This new mission recognizes that connection is a fundamental human need. Study after study indicates high rates of loneliness as a public health concern, and there’s a desperate need for togetherness. Now, human connection is expressly part of the company’s mission. It also expands its sphere from “neighborhoods” to “communities,” inviting people in both stores and digital spaces to be part of the conversation.

An homage to the past - while evolving toward a new future.  The careful balancing act great brands perform when they look to rearticulate all, or parts, of their brand strategy.

Brand lessons from the leaders

In summary - here are the some of the lessons from the world's best brands that you need to keep in mind when creating a brand strategy:


Understand that there are some core questions every brand has to answer.  These start with identifying why you exist, who you are and how you do things. (Other core questions are here).


It doesn’t matter what you call things in a brand strategy.  Just answer the questions!


Don’t change your brand strategy for change sake.  It’s hard enough to build a strong sense of what you want to stand for in the minds of your customers. A change of leadership and even a change in business direction does not also require a change in brand strategy.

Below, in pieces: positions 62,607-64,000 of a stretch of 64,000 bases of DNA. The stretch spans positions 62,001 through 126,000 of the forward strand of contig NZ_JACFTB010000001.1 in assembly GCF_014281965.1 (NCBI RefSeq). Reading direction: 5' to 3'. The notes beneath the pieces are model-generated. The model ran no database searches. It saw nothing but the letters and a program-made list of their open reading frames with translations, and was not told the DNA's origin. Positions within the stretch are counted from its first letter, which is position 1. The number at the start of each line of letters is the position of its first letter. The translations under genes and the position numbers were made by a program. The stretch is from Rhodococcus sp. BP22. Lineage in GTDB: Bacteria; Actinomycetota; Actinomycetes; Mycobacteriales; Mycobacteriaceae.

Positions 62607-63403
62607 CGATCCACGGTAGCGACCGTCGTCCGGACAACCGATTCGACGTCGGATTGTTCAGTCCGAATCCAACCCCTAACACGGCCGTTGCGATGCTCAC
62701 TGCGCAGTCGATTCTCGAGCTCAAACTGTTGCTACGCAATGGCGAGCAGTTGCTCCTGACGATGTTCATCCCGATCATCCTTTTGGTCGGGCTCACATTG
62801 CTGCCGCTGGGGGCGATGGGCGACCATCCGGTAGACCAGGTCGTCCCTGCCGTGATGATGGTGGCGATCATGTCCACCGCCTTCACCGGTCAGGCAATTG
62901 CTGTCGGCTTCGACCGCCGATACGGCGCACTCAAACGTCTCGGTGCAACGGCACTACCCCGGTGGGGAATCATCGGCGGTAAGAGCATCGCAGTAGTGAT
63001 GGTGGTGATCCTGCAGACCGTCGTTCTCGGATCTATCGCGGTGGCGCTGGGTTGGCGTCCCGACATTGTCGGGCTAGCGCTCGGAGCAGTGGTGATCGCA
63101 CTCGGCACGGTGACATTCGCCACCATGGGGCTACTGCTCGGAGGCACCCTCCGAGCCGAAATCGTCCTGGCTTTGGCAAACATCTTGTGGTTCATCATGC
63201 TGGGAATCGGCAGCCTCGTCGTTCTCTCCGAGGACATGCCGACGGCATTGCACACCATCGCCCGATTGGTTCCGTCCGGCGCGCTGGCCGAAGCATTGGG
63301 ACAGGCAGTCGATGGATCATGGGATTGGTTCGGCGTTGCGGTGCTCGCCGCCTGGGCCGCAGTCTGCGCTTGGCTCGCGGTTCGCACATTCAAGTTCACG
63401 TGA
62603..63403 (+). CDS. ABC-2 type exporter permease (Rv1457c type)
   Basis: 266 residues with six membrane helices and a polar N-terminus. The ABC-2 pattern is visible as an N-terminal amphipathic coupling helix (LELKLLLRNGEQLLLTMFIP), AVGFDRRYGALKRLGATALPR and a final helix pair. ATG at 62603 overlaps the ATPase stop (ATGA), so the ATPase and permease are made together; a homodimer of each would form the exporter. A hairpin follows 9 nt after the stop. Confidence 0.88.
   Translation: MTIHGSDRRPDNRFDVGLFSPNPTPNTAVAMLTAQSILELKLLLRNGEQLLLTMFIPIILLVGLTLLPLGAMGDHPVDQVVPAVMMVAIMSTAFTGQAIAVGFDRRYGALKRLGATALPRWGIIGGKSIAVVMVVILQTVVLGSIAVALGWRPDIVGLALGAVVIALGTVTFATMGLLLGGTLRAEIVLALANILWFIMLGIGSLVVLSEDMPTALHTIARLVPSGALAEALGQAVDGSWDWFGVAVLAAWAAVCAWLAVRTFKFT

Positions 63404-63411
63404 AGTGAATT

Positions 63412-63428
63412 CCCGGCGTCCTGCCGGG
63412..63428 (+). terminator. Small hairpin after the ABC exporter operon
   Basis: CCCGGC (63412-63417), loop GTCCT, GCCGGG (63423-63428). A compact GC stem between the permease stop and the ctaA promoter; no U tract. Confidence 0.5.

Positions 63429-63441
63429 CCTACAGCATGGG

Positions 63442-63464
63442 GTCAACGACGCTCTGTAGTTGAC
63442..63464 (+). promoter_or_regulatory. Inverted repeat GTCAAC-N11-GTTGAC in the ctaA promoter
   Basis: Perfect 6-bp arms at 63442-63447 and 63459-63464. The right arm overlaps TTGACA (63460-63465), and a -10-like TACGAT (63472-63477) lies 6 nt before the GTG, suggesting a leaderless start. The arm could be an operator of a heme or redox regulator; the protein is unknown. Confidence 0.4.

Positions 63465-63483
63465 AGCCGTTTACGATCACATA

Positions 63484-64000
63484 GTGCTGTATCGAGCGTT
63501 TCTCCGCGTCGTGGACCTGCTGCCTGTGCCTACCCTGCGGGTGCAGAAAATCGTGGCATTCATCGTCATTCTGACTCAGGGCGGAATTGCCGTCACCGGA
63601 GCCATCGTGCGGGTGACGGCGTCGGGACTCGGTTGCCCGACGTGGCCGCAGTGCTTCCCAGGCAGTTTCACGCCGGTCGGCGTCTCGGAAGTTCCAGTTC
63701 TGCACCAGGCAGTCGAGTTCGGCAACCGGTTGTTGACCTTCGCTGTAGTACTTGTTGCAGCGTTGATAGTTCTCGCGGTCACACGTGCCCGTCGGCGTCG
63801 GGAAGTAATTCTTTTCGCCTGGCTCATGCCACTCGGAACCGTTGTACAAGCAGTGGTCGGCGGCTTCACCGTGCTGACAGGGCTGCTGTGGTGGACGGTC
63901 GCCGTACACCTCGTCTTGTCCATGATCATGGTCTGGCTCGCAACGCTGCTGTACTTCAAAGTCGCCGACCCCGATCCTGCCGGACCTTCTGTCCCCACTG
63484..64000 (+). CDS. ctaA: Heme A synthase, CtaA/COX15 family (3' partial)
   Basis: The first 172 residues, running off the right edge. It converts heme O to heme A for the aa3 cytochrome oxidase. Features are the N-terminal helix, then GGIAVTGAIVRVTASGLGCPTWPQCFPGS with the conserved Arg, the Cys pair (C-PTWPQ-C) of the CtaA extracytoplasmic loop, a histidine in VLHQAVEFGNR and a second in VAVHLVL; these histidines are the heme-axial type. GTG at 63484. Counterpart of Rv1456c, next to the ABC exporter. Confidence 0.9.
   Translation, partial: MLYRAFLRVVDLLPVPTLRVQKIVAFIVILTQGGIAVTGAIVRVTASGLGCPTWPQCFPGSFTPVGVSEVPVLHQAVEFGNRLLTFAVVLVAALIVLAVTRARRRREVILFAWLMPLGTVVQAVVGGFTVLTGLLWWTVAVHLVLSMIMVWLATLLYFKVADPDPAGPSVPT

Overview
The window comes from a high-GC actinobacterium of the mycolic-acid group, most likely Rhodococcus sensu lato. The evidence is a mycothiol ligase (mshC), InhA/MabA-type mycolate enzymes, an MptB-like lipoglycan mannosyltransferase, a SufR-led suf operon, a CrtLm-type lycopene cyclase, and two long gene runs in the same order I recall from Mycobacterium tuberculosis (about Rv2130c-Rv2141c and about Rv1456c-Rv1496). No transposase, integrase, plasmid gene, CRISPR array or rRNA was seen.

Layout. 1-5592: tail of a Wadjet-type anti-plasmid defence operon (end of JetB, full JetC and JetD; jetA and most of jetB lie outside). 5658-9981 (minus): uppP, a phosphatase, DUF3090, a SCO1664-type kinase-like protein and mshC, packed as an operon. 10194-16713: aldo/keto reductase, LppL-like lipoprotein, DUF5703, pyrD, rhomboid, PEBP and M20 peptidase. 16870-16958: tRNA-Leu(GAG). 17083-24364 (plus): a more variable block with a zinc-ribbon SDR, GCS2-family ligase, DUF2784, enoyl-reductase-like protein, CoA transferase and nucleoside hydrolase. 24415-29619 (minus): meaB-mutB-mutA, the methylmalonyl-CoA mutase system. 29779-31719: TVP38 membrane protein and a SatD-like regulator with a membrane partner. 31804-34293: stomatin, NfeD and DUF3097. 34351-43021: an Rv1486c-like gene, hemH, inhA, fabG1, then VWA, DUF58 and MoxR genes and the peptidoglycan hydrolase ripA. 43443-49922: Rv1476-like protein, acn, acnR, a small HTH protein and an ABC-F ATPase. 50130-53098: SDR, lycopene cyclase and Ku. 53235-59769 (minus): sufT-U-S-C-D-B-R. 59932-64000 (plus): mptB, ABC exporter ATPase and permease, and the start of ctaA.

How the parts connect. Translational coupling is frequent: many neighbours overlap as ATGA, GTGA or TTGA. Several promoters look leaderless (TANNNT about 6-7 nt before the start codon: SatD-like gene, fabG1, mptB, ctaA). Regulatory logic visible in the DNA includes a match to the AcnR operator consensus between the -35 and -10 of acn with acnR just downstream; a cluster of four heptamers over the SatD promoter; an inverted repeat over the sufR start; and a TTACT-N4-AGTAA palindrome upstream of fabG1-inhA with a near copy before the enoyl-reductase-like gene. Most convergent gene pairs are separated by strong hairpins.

If your company is ‘sick’, then it is the right time to relook at both your brand and business strategy.  Redefining WHY you exist can be a powerful way to reenergise employees and begin the process of cultural change.  Then keep it simple – if your strategy can’t fit on one page you need to relook at it!


Understand and build on the values, principles or beliefs that have driven the company forward.  Know how to embrace heritage within a brand strategy and what to add to ensure you keep moving forward with the times.

If you want more examples and stories like these, you’ll find a ton in Brand Strategy Academy.

Brand Strategy Academy doesn't just teach you what brand strategy is, it teaches you exactly HOW to do it - with all of the practical tools and process you need to ensure you can create a great brand strategy for any business, again and again.

If you want to dive deeper into the world's best brands – here’s the list of the 34 most valuable brands this year. 

The world's most valuable brands in 2023:

In alphabetical order:

  1. Accenture
  2. Amazon
  3. American Express
  4. Apple
  5. BMW
  6. Chanel
  7. Cisco
  8. Coca-Cola
  9. Disney
  10. Facebook 
  11. FedEx
  12. Google
  13. Huawei
  14. IBM
  15. Instagram
  16. Intel
  17. JP Morgan
  18. Louis Vuitton 
  19. Mastercard 
  20. McDonald's
  21. Mercedes-Benz
  22. Microsoft
  23. Netflix
  24. Nike
  25. Salesforce
  26. Samsung
  27. SAP
  28. Siemens 
  29. Starbucks
  30. Tesla
  31. Toyota
  32. UPS
  33. Visa
  34. YouTube